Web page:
If we go forward to 2021, when we must stay at home due to a pandemic, it will be difficult for women to raise their voices since at this time, women are obliged to stay at home and endure and suffer as they neglect to report crimes against their family members. Working women had to juggle employment and domestic responsibilities. For roughcasting the effect and obstacle deriving from economic uncertainty, the ladies turn out to be their target. During the Covid-19 pandemic, violence against women has taken several forms. This stems from women’s struggle to strike a balance between their personal and professional lives.
WOMEN’S STATUS AND THE CAUSES OF VIOLENCE AGAINST WOMEN
The patriarchal laws and arrangements of societal practises, traditions, and norms allow for a clear identification of violence against women in both public and private life, raising a significant question regarding the lack of respect provided to women. Furthermore, it leads to a protracted and exhausting fight for justice. The economic, cultural, and religious structure of Indian society, which may be described as a bigot culture where women are harassed, beaten, and raped within homes, in the outer world, and even between the public, is really bad. The patriarchal beliefs even accept and elevate sex discrimination as well as violence against females irrespective of age. India has been a patriarchal-based society since time immemorial. Violence against women is ingrained inside the mindset of the families while degrading women as an object and treating women as an obstacle is just evidence of their mindset. The causes of violence against women are numerous. One of the grounds which steer to violence against women is the audacity of the criminal. Often, we see that the criminal’s mind reflects on himself to be exempted from the consequences of the violent acts that he has been unswerving. Some individuals are instinctive with the approach of controlling attitude which shall not be said to be dangerous as it arises under the realm of social conduct and ordinary disparity nature between individuals. There is a huge gender disparity in doing violence against women. Removing any kind of gender disparity means eliminating all types of inequality against women and eliminating obstructions that avoid women from being totally equal with all males and comprehending their Human Rights. One of the most extensive and universal obstacles is violence against women. These obstacles create havoc in the lives of the women and they come due to a lack of knowledge and awareness among individuals.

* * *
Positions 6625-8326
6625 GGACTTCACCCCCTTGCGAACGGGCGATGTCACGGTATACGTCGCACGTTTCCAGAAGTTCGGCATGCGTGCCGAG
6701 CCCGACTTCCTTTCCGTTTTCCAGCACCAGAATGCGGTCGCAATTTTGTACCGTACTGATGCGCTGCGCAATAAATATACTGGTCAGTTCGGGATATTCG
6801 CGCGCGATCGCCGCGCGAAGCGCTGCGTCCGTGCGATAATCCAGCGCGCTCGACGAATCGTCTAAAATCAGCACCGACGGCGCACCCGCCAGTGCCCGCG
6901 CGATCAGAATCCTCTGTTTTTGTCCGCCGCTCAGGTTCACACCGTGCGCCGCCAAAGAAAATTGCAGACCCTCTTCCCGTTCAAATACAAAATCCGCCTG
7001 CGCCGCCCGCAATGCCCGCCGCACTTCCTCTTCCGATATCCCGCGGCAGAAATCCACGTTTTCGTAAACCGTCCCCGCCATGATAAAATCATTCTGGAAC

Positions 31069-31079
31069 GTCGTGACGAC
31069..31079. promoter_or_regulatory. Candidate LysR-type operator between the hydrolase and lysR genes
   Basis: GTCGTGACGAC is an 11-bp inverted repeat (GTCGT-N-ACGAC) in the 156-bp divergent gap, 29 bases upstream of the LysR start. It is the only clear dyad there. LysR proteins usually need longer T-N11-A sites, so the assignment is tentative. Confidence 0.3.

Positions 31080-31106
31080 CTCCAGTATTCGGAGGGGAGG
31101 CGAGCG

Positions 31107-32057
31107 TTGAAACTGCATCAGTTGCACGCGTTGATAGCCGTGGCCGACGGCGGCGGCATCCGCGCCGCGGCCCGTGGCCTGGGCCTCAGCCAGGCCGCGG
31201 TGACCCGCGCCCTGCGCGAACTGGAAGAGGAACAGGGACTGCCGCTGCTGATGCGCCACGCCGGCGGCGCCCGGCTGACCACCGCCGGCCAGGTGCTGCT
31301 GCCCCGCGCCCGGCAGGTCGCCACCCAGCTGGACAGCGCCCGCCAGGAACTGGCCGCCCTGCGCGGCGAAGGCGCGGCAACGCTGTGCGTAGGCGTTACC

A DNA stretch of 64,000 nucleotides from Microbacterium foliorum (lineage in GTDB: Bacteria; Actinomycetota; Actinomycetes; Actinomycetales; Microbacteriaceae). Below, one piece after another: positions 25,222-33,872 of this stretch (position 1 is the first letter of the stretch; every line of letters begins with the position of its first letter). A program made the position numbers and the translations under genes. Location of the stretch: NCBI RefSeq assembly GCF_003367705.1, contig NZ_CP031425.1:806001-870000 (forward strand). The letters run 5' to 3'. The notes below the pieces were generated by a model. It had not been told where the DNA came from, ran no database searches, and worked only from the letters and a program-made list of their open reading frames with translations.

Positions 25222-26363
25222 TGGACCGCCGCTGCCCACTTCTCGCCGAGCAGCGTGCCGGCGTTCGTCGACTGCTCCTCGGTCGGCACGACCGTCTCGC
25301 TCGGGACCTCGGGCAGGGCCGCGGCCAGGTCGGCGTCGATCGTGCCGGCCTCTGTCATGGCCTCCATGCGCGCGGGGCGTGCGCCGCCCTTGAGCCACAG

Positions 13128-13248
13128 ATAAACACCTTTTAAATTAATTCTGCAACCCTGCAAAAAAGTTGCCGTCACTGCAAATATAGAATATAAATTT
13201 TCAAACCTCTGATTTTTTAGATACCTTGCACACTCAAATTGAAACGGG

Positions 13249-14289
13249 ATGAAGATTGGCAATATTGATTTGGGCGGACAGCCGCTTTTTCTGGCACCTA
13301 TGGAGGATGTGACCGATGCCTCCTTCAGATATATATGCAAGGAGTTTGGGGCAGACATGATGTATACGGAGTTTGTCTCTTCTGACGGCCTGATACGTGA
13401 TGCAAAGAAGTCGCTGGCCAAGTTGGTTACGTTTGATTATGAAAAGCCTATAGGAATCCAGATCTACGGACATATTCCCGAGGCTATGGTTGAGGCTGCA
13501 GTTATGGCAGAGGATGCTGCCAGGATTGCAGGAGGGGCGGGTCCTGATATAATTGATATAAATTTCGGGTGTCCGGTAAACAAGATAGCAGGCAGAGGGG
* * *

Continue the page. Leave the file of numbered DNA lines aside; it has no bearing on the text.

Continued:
Women often feel obligated to be around harassing men because of unequal access to education across the country, and the severe lack of legal protection leaves them with no choice but to suffer at the hands of their maternal families in their homes. Women are frequently subjected to irrational behaviour, which weakens them as individuals and has negative consequences for their health. The important point to remember is that victims who have been harmed by criminals’ actions as a result of gender-based violence or any other form of based violence should not be found liable or blamed.
TYPES OF VIOLENCE
Women’s violence can be classified into several categories. These categories represent the various types of crimes that a woman may encounter throughout her life. Physical violence against women is not the only form of violence against women. It is a broad term that encompasses all forms of violence, including sexual, sensitive, psychological, and financial abuse. Any type of violence against women is not bearable and the criminals or offenders deserve punishments, imprisonments or even capital punishments should be provided to them if required. The effects of ferocity can be overwhelming to a woman’s generative fitness as well as to other features of her bodily and psychological well-being. In the accumulation of instigating injury, the violence upsurges women’s long-term danger, raising a lot of mental as well as physical health complications including chronic discomfort, disability and may put an end to her own life through depression. Mainly, violence ensues in three circumstances – at the household or to her own self, at the community level and the state and at each phase, the social establishments fulfil dangerous functions in upholding the violence .